By Diana Smith
Summer is upon us! The season of beach life, picnics, and just enjoying the outdoor life in general. Kids particularly love summer. It is a time of fun, freedom, and adventure. However, too much sunshine could be harmful to your tots’ gentle skin, and you should know how to properly protect them from the sun.
Do my kids really need sun protection?
In short, the answer is a resounding yes! We used to believe that sun was actually good for us. There is some truth to that claim. Sunshine does play a vital part in vitamin D production – or UVB rays do, to be precise. Vitamin D is important for strong bones and teeth, mental health, and as cancer prevention. However, unfortunately, the sunshine has become so harmful that risks of sun exposure far outweigh the benefits. Therefore, it is much wiser to use Vitamin D supplements and avoid spending too much time without shade. Kids are even more sensitive than adults, so it’s that much more vital to shield them as much as possible. Bear in mind though, that a whopping 75 percent of both children and adult have a vitamin D deficiency, so supplements are a must.
Too much sun exposure can cause multiple short- and long-term problems, such as heat stroke, sunburn, eye damage and skin cancer. Your first measures should be based on common sense. Avoid taking your kids outside when the sun is in its peak – from 11 a.m. to 4 p.m. If you have your own yard, create a safe play space by creating a deep shade. You can do this by covering an area of your yard with a parasol or commercial shade sails, or make the best out of the natural shade provided by trees and plants. If you do need to leave the shade, wear loose fitting, light-colored clothes that cover as much skin as possible. A wide-brimmed hat and sunglasses should complete the look. The best fabric to wear in very hot weather is cotton, as it absorbs sweat which will help you avoid unpleasant rashes. The places that get sunburnt most often are the shoulders and the back of the neck, so try your best to protect them.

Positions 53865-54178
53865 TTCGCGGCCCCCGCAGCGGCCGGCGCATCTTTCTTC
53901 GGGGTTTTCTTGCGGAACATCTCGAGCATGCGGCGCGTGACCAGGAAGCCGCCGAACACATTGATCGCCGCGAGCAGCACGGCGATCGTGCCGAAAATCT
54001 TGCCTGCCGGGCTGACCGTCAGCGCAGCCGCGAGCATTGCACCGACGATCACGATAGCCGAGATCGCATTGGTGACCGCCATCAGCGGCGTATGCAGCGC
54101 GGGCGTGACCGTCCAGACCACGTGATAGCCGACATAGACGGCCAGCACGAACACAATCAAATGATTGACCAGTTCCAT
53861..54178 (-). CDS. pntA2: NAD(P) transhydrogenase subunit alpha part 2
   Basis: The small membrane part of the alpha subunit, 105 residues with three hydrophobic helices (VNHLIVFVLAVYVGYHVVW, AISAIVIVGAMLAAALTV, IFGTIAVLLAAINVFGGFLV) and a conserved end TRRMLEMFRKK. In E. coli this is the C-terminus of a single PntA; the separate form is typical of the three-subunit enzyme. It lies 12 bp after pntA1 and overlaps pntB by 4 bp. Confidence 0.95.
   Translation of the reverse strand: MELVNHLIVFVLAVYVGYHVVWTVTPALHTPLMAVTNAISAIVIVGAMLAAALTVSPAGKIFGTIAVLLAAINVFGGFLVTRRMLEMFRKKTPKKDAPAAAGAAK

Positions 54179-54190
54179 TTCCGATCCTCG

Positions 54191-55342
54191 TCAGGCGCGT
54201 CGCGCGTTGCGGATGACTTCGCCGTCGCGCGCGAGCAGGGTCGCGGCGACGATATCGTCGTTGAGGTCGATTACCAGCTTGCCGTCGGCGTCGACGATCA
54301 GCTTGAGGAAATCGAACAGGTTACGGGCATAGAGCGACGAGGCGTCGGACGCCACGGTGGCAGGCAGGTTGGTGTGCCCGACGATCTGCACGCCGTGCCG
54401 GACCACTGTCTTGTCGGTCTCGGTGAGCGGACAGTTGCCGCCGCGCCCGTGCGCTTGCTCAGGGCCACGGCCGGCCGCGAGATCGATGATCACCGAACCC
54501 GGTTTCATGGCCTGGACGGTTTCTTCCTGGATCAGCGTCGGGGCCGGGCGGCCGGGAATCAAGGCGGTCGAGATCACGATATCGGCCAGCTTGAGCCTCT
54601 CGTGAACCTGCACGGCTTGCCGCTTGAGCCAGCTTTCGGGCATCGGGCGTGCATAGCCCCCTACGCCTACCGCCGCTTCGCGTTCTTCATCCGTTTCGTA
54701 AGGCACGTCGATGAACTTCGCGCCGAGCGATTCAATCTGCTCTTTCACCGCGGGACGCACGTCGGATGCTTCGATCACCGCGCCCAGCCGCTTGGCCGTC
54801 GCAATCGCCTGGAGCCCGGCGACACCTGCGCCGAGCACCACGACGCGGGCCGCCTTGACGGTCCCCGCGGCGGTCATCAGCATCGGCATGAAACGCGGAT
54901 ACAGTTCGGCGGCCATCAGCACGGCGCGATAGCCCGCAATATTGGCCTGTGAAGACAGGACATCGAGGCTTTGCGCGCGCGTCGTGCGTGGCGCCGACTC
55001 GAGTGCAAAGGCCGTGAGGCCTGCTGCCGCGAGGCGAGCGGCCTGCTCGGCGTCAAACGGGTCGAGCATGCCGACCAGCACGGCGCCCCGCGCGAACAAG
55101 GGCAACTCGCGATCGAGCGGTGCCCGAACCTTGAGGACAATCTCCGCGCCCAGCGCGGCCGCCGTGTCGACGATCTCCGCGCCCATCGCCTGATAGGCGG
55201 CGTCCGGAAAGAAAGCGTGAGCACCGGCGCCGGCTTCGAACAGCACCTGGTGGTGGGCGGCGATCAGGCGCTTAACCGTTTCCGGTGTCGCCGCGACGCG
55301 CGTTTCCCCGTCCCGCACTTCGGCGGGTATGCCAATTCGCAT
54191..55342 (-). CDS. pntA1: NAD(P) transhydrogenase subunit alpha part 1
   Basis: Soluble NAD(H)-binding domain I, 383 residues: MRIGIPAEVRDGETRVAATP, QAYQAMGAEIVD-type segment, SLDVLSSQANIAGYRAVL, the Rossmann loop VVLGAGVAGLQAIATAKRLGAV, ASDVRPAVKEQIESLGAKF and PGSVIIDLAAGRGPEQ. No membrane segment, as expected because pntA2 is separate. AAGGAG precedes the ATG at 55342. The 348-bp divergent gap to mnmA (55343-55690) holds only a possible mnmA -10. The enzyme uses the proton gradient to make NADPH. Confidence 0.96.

If you know your kids are going to be exposed to the sun, be sure to use sunscreen. Use special formulas for younger children as their skin tends to be particularly sensitive. Not only do children under the age of one have very sensitive skin, their cooling mechanism isn’t properly developed yet, so always keep them out of the sun. For older kids and adults, it’s recommended that you use SPF 30 or higher, broad-spectrum, waterproof sunscreen. Don’t forget to reapply it every two hours and every time you’ve been in the water (even if it’s waterproof). Always apply sunscreen at least half an hour before leaving the house.
In general, the lighter your child’s skin is, the higher their chances of getting sunburn. Sunburn is unpleasant, even painful, and causes long-term damage as well. If your child has sunburn, always consult their doctor first. Cool the skin gently with lukewarm water while monitoring the child’s temperature. Your doctor or pharmacist might recommend calamine lotion, an aloe vera ointment, or products containing panthenol. The purpose of these products is to promote healing and rehydrate the skin. Just as with sunscreen, always use aftercare products designed specifically with kids’ skin in mind. The adult formula could be too harsh and might end up doing more harm than good.
You will feel much better knowing that your kids are well protected. Enjoy your summer without the sunburn, heatstroke, and other nasty consequences.